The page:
Former Dell CEO Kevin Rollins says, “Which elements of the overall strategy do you want to discuss with each constituent? The communication function breaks strategy into pieces and sells the right pieces to the right audience.” All of the separate messages sent to specific audiences are a part of a single message delivered in different ways.

Think Long-Term

Strategic communication is most effective when there is a long-term implementation plan in place. According to The Strategic Imperative, “It has been suggested that the most enduring companies are those that focus on the long-term, have a strong set of values and are proactive rather than reactive in communicating.” When communicating strategically, it is always important to think about the future rather than the here-and-now.

Higher-level employees as well as C-level leaders should fully understand the long-term plan and integrate it into their strategy as a whole. Companies often have long-term marketing plans, and therefore must also think about how they want to convey messages internally and externally looking forward.

Be Open to Receiving Feedback

Lastly, after strategically communicating with an audience, it is extremely important to ask for internal and external feedback. No one likes being criticized. However, constructive criticism can help to determine the overall success (or lack-there-of) of the communication strategy.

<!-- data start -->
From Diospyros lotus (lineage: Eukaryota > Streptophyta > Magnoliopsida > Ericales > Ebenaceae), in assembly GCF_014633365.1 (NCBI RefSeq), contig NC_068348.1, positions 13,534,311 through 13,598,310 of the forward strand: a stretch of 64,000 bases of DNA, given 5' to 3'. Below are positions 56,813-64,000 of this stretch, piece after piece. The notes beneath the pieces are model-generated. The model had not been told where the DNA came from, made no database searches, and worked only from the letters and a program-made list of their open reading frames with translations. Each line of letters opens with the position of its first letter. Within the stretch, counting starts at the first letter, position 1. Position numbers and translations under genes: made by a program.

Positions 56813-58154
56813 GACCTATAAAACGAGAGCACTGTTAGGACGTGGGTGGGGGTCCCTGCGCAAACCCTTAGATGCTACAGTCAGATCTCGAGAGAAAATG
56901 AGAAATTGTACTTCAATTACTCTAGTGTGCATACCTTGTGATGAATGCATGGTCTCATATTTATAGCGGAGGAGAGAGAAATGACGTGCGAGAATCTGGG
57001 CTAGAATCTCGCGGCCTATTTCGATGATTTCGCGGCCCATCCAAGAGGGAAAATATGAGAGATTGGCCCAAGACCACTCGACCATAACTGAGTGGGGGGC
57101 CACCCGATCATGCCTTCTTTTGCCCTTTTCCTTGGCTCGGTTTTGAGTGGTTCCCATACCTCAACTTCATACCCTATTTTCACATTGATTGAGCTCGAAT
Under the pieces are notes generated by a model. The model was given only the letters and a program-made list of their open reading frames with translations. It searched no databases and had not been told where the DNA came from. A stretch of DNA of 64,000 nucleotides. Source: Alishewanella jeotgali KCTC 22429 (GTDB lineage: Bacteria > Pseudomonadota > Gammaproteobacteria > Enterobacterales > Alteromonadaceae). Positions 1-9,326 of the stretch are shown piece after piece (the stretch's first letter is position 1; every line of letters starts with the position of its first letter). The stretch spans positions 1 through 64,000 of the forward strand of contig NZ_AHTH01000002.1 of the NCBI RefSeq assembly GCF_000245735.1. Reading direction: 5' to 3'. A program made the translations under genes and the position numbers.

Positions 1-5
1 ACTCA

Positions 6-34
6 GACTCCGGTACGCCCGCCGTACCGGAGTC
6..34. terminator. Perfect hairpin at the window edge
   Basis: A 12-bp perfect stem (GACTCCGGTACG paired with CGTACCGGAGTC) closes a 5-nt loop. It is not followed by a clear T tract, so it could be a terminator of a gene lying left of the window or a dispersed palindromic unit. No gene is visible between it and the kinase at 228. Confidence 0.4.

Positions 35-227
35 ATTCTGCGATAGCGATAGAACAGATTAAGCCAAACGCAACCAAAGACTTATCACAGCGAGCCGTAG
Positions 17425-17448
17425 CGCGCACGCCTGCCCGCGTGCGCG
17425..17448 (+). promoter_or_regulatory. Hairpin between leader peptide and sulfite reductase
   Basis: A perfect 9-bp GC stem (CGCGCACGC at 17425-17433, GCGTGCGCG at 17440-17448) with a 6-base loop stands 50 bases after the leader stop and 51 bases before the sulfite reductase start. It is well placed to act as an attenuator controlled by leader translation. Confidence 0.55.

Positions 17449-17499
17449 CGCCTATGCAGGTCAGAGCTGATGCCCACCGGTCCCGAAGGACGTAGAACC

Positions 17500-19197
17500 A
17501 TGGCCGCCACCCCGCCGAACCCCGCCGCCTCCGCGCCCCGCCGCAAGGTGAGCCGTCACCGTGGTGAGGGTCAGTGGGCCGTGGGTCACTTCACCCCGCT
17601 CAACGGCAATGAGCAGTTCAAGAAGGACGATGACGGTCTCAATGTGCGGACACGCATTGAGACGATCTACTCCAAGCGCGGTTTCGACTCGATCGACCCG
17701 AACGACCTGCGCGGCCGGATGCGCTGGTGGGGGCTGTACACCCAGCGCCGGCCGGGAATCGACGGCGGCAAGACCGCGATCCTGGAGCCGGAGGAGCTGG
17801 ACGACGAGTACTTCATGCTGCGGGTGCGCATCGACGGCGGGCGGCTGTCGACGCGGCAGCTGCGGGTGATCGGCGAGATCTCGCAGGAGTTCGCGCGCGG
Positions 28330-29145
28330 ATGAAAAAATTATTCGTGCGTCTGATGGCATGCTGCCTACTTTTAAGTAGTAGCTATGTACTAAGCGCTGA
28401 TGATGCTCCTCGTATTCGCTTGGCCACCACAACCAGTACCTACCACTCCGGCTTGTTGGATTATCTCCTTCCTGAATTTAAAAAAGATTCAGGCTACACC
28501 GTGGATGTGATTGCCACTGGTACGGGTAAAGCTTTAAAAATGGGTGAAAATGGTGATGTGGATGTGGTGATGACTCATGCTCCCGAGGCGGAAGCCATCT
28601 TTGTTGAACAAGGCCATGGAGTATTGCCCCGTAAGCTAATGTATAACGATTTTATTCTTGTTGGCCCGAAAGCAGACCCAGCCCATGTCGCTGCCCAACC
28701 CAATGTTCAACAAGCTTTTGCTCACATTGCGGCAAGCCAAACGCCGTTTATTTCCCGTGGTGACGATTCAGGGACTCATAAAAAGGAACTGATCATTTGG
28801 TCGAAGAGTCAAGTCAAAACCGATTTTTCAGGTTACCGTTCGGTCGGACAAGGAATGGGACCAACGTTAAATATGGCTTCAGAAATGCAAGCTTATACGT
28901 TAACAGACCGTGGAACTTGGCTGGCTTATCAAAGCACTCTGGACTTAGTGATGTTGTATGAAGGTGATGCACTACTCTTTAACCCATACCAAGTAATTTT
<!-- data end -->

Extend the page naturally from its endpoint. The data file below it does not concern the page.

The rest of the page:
Giving and receiving feedback on strategic communication helps businesses to establish the links between a their intangible assets and overall performance. Receiving feedback can only lead to improvement and successful communication in the future.

Strategic communication is no longer just a relatively helpful tool in sending a message to consumers. Strategic communication is a necessity to shaping messages and achieving success in business. Strategic communication is most effective if messages are honest and repeated frequently. Companies need to send their messages out through the most effective channels and must have a long-term plan in place to do so.